As is often the case with the best caper films, the final stretch of the heist hinges on personal relationships and unforeseen events. One crook-patriot becomes greedy, and Norgate's loyalty to his comrades is tested when the meddling old Tosher wanders into the 'archeological site' and discovers that, just by accident, Norgate has indeed uncovered a real Roman artifact. Norgate expected The Tosheris to be concerned only with credit at the pub, but he turns out to appreciate the excitement of discovery.
This is yet another caper film of the late '50s with a special gimmick. Michael Crichton's much later The Great Train Robbery was special for taking place much further in the past, but 1901 is still quite a ways back. There are no electronic alarms or special, security devices, and gold bullion has to be carted around in ordinary wagons. Crucial plans for the vault are kept with the rest of the architect's work in a room commonly visited by the public, in an ordinary locked cabinet. It's a burglar's dream.
The technical aspects of the scheme are interesting as well. The burglars must trace the architect's plans by hand, as no camera existed to photocopy them. Unsure of the scale, Aldo Ray's Norgate counts the precise footsteps of the red-coated guards, to measure the distance of a hallway. It's too bad that O'Shea and Norgate can't access an atom bomb, like Auric Goldfinger in the James Bond movie. By making the gold in Fort Knox radioactive, Goldfinger's plan would have rendered it worthless without having to move it. The difficulty of moving large quantities of gold affects The Day They Robbed the Bank of England when one of the thieves gets greedy and overloads a standard wagon. Gold is so dense that one can't possibly fill up a truck (or wagon) beyond a certain weight load.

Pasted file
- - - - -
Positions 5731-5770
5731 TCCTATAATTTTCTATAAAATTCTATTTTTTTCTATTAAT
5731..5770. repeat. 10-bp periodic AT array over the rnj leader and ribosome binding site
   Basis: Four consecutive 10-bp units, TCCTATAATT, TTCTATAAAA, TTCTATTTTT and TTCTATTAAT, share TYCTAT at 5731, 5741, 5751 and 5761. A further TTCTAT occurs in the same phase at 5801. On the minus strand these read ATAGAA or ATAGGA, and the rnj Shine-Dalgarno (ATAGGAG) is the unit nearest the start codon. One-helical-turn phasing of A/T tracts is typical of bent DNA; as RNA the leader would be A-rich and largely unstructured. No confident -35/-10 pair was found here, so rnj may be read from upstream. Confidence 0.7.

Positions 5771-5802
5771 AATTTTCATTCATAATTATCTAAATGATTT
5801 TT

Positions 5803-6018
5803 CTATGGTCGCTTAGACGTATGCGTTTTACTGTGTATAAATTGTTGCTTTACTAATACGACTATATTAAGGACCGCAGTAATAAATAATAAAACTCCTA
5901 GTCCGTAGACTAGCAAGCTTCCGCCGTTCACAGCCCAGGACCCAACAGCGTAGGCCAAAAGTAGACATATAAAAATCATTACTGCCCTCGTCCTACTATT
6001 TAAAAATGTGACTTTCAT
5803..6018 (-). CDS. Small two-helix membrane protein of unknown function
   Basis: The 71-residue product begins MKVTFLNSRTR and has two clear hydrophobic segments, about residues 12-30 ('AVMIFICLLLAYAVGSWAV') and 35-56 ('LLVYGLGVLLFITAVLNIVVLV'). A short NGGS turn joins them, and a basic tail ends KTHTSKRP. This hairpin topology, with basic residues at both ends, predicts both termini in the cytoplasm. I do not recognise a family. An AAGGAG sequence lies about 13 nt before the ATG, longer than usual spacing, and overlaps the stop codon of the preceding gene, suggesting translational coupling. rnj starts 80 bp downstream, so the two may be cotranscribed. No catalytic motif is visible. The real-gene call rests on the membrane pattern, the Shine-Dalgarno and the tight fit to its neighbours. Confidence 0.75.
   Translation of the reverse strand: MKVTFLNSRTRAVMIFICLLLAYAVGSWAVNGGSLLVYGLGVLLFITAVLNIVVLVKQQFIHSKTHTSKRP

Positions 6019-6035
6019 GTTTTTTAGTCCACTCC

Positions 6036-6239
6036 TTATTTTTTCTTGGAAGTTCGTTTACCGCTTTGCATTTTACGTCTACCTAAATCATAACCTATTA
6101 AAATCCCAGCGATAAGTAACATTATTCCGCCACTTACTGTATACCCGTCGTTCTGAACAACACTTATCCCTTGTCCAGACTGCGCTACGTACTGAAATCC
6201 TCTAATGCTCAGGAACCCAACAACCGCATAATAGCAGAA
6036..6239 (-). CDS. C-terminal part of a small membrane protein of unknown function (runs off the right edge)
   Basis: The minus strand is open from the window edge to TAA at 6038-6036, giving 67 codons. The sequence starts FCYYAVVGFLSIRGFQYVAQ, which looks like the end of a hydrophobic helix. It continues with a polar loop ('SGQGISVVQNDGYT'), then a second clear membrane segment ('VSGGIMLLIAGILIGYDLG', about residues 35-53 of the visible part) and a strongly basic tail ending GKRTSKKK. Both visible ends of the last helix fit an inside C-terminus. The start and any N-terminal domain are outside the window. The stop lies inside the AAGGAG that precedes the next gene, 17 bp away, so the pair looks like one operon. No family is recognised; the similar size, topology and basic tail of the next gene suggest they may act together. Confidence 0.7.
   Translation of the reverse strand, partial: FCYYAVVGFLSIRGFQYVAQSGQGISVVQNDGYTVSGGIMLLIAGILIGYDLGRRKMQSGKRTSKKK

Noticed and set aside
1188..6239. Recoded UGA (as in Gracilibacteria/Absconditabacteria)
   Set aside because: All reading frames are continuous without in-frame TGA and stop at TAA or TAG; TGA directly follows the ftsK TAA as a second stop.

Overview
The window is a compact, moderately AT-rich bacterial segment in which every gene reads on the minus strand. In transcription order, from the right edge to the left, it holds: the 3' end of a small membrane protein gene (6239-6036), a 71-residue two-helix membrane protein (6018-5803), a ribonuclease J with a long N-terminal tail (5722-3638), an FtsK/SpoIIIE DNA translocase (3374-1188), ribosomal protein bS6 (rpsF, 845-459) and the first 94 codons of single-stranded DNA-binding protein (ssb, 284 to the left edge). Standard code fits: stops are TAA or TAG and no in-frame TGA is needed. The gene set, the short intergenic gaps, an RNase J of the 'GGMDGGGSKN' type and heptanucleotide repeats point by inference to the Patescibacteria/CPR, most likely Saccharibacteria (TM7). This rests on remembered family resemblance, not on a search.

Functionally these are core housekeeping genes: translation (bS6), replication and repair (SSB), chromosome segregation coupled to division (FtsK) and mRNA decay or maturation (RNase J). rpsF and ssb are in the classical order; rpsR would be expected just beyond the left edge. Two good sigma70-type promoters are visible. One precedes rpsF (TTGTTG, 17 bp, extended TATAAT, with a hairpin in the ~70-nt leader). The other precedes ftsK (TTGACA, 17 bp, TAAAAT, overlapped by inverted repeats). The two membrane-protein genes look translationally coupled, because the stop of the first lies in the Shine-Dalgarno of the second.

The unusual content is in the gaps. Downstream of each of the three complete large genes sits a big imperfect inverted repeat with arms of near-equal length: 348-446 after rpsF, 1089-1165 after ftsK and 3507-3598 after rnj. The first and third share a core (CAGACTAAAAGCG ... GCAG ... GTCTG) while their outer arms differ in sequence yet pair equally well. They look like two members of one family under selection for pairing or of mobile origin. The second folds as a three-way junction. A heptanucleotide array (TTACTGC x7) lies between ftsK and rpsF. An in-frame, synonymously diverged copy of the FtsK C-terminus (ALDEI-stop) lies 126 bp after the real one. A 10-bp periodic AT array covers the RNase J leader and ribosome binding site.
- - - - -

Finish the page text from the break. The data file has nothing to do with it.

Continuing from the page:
John Guillermin gives us a credible London circa 1901 and directs with a clean style that we saw before in Tarzan's Greatest Adventure and later in The Blue Max and The Bridge at Remagen. The Crown's underground vaults and vintage security passwords are interesting, and suspense is maintained until the end.
Tired of super-technological crime capers? Step back to where the crooks earn their keep by climbing through windows and digging through clay. The Day They Robbed the Bank of England is a pleasant discovery.
The Warner Archive Collection DVD-R of The Day They Robbed the Bank of England looks great in widescreen B&W, a crisp transfer with good audio. "Her Majesty's Brigade of Guards" is billed like a cast member. Riding to the bank in the opening scene, they help establish the period setting. Almost all of the film is well-designed interiors that never induce claustrophobia -- the fairly lavish production values make a difference. The sets for the underground vaults and tunnels in the digging sequences are very convincing.
A trailer is included, which doesn't give the movie much of a spark. Aldo Ray's star career was already fading by this time. He made another English movie called Johnny Nobody, a strange tale with religious overtones. But from this point forward it was mostly supporting roles and television appearances.
On a scale of Excellent, Good, Fair, and Poor,
The Day They Robbed the Bank of England DVD-R rates:
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T'was Ever Thus.